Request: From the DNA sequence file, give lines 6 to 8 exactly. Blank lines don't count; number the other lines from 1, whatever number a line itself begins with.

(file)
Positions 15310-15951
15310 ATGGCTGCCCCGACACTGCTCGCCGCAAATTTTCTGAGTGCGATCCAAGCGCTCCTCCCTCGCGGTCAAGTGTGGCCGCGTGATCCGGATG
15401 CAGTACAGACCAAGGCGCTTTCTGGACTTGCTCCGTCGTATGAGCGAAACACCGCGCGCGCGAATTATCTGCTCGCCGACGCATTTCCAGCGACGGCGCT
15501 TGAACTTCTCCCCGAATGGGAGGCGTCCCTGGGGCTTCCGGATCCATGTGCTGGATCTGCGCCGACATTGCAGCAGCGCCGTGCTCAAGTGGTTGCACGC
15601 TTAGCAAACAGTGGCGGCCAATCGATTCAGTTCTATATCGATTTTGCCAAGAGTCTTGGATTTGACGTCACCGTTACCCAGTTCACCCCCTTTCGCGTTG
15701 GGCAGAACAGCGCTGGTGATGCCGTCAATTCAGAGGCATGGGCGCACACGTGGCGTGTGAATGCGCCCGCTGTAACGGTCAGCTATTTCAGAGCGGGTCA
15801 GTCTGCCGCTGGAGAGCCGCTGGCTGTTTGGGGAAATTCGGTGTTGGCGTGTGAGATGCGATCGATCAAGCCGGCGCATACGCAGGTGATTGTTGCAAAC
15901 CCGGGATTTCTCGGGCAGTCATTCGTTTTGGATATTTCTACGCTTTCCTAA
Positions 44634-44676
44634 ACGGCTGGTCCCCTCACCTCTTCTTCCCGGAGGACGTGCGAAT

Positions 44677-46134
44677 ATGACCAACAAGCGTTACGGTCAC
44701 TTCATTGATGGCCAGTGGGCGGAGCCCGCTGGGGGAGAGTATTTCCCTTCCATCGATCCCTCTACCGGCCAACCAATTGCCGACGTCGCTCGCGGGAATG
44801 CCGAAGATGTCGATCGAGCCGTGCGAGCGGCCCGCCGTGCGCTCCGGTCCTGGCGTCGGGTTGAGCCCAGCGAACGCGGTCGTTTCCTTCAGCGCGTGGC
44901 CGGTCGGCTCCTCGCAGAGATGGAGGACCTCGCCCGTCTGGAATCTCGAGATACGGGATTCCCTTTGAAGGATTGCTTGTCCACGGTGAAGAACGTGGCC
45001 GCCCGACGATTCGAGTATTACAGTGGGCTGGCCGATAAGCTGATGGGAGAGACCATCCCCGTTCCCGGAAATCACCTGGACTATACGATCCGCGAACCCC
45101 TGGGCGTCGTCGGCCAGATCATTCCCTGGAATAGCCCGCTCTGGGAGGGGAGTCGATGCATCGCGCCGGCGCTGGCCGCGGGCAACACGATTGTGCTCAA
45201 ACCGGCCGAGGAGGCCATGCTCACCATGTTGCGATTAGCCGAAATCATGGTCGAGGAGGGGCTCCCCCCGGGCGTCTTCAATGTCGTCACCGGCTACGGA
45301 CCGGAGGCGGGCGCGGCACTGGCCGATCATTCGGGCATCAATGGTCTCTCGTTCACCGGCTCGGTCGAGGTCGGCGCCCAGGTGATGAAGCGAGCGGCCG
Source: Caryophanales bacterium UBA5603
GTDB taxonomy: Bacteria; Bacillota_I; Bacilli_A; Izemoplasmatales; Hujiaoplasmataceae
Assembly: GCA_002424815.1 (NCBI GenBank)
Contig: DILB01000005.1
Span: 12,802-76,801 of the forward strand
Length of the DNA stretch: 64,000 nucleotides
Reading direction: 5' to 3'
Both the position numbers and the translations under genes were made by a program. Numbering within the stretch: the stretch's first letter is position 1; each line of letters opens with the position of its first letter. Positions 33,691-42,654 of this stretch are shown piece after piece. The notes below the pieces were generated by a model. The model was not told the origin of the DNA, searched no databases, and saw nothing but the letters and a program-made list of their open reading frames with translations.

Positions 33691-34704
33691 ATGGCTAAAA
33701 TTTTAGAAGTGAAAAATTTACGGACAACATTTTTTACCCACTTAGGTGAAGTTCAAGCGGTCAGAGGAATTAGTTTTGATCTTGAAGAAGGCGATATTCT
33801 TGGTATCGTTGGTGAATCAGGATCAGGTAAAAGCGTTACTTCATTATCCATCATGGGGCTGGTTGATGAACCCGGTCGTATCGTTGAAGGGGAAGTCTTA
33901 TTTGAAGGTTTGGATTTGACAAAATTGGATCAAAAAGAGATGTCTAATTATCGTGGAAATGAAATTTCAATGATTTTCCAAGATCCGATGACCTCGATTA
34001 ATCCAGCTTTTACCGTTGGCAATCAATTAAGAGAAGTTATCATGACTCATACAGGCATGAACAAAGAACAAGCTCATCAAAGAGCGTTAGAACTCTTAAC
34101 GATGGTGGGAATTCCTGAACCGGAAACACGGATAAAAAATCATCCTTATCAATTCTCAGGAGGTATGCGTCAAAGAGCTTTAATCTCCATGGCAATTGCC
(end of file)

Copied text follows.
15701 GGCAGAACAGCGCTGGTGATGCCGTCAATTCAGAGGCATGGGCGCACACGTGGCGTGTGAATGCGCCCGCTGTAACGGTCAGCTATTTCAGAGCGGGTCA
15801 GTCTGCCGCTGGAGAGCCGCTGGCTGTTTGGGGAAATTCGGTGTTGGCGTGTGAGATGCGATCGATCAAGCCGGCGCATACGCAGGTGATTGTTGCAAAC
15901 CCGGGATTTCTCGGGCAGTCATTCGTTTTGGATATTTCTACGCTTTCCTAA